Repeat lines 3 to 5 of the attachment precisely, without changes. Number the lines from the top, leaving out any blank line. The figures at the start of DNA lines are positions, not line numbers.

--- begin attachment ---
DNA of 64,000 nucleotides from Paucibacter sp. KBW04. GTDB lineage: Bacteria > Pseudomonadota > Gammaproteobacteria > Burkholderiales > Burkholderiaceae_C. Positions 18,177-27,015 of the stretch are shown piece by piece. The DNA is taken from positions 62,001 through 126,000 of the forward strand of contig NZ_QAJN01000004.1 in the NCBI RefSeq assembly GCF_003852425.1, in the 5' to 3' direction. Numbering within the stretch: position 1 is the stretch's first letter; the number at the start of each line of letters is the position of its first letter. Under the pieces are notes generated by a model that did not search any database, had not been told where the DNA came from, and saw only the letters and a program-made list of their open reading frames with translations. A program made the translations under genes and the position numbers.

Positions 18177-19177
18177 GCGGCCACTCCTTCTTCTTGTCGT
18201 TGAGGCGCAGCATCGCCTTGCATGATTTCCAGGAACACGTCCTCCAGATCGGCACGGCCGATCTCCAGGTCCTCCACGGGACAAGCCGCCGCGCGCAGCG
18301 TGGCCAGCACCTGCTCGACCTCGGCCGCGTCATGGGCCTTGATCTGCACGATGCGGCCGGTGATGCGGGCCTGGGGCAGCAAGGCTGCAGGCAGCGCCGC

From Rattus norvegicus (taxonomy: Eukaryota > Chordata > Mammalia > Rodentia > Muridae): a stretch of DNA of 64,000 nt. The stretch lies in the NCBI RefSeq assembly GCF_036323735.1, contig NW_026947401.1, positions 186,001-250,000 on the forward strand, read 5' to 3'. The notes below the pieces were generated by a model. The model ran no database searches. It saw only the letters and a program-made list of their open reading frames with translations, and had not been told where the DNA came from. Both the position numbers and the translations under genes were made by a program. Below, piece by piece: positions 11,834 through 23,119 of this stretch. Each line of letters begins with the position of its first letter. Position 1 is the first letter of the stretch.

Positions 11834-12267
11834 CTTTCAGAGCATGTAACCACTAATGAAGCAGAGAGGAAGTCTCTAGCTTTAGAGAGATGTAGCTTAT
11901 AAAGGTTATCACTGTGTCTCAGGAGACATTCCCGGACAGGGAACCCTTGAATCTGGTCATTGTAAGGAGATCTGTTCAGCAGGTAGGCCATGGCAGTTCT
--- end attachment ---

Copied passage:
18177 GCGGCCACTCCTTCTTCTTGTCGT
18201 TGAGGCGCAGCATCGCCTTGCATGATTTCCAGGAACACGTCCTCCAGATCGGCACGGCCGATCTCCAGGTCCTCCACGGGACAAGCCGCCGCGCGCAGCG
18301 TGGCCAGCACCTGCTCGACCTCGGCCGCGTCATGGGCCTTGATCTGCACGATGCGGCCGGTGATGCGGGCCTGGGGCAGCAAGGCTGCAGGCAGCGCCGC